Richard Epstein Discusses the Stupak Amendment
The now out-of-control debate about major health care reform has hit yet another speed bump over whether participants in the subsidized public option may receive coverage for abortions under the sadly misnamed Affordable Health Care for America Act, which squeaked by in the House.
The Stupak-Pitts Amendment blocks abortion coverage for women who purchase subsidized insurance on the public exchange. Pro-life groups have eagerly embraced an amendment that pro-choice supporters of health care have viscerally deplored. It doesn't help calm nerves on the political left to know that House Speaker Nancy Pelosi accepted it solely to get the five votes needed to pass the bill. Rachel Maddow has announced that the amendment is "the biggest restriction on abortion rights in a generation."
Unfortunately, Maddow's denunciation misses the boat, because the amendment only keeps the status quo that has been in effect since the so-called 1976 Hyde Amendment prevented the public funding of abortions, even as it funded other forms of prenatal care. To understand why, it is necessary to trace the evolution of abortion law since the Supreme Court's 1973 decision in Roe v. Wade. Under Roe, what had been a criminal law offense under state law became overnight a constitutional entitlement protected by federal law. Roe's bold move prohibited any state from criminalizing abortions until the fetus becomes viable, which takes place well after the first trimester. To this day, no one quite knows which provision of the Constitution, if any, justified the outcome.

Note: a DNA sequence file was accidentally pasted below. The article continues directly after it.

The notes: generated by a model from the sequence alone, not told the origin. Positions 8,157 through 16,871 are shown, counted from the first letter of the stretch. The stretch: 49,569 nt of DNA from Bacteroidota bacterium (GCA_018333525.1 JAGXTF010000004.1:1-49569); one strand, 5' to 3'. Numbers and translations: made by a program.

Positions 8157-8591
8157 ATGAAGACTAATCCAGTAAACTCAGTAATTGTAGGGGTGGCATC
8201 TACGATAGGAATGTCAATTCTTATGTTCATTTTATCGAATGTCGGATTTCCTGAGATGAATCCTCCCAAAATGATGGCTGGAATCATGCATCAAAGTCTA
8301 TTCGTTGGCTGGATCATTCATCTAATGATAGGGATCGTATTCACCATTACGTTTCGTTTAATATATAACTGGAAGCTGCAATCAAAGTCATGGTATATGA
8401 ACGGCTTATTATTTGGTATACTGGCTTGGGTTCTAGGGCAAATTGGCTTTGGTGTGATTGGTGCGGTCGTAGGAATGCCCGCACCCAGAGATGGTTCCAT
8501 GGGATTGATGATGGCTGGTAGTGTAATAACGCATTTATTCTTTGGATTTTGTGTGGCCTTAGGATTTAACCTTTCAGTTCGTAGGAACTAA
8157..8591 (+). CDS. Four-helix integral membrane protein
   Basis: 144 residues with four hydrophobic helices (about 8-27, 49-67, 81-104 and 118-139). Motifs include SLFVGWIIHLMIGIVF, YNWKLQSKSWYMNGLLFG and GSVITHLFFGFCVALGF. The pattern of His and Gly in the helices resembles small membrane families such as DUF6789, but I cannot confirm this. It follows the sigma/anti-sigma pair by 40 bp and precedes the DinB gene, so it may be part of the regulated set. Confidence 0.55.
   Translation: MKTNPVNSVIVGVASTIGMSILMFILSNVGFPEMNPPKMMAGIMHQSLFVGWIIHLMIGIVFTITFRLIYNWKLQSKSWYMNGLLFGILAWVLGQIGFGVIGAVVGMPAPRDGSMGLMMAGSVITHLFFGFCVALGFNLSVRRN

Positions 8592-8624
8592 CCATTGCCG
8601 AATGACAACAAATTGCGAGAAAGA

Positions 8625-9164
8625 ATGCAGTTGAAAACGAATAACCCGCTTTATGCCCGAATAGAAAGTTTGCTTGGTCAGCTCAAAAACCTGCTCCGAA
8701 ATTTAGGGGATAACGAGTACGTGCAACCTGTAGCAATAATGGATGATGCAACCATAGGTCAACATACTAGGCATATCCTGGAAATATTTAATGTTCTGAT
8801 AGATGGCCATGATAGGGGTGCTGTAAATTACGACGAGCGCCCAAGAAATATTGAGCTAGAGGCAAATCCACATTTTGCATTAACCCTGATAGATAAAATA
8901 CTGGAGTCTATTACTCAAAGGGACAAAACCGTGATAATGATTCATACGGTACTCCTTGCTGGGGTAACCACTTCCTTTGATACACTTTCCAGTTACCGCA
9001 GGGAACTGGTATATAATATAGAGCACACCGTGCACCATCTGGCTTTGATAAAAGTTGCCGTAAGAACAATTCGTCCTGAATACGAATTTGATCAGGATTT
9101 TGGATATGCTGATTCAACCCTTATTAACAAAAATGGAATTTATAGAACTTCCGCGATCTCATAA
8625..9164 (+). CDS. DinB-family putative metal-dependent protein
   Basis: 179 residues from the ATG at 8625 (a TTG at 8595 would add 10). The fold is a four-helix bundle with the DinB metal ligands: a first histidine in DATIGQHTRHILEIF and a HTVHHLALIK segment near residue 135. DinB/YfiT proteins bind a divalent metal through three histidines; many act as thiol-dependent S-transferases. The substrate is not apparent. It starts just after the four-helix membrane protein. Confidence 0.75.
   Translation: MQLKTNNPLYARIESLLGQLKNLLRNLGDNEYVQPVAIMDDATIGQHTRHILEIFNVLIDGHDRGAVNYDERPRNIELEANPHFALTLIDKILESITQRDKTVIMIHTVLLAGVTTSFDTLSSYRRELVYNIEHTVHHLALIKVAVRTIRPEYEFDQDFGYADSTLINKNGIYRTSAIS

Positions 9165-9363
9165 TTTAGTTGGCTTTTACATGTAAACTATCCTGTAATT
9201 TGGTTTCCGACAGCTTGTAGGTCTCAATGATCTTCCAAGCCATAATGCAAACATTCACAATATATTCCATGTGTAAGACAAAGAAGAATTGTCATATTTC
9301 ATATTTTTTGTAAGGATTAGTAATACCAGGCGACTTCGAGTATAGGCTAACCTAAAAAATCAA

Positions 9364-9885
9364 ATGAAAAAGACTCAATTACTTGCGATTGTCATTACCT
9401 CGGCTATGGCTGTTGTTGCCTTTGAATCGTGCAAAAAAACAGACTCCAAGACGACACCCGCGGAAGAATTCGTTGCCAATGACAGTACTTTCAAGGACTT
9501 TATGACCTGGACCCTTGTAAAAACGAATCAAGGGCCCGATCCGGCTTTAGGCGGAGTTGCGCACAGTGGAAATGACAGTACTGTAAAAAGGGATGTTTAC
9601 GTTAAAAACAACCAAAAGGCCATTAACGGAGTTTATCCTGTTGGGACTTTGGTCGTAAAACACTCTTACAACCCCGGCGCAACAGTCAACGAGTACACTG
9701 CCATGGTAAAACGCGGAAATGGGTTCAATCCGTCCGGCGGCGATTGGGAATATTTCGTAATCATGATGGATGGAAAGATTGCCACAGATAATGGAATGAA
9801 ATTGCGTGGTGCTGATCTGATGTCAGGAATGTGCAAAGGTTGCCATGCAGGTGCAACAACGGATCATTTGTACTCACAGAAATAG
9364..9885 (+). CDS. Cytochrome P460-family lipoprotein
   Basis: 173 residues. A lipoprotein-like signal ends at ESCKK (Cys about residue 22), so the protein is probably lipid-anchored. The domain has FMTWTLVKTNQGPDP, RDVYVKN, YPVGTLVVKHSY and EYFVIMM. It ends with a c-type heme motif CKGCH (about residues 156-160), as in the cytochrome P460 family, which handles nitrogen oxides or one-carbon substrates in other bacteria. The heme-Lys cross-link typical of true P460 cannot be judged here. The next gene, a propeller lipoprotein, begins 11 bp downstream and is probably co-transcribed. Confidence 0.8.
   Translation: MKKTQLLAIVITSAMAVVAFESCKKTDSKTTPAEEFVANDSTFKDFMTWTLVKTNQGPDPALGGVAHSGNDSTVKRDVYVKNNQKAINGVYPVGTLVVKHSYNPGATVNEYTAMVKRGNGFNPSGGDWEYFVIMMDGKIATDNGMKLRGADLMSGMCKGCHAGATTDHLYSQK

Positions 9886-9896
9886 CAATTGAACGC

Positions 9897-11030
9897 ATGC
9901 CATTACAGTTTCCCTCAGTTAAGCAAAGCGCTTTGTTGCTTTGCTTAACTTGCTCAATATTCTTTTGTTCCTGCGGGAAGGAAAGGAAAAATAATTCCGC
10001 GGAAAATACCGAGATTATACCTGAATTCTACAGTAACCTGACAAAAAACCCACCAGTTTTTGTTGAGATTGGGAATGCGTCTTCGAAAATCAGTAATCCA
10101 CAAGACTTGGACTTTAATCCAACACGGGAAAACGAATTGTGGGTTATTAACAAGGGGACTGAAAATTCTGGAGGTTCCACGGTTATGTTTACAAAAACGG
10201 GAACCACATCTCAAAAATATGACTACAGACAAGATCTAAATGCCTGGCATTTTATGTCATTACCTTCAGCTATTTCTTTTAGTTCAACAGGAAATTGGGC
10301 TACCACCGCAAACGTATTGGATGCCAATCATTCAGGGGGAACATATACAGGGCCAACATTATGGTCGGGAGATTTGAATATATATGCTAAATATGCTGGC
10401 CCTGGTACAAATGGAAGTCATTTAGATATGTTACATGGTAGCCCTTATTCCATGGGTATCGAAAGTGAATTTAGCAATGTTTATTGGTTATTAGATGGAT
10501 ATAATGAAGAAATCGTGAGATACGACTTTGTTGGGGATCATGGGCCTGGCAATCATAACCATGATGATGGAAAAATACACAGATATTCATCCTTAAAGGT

Given the sudden change in the legal landscape, Roe was commonly criticized by judicial conservatives as a regrettable return to the freewheeling substantive due process era highlighted by the Court's 1905 decision in Lochner v. New York, which invalidated a state maximum hour law that Progressive forces at the time ardently embraced. If the Constitution did not speak to wage and hour laws, how could it speak to abortion?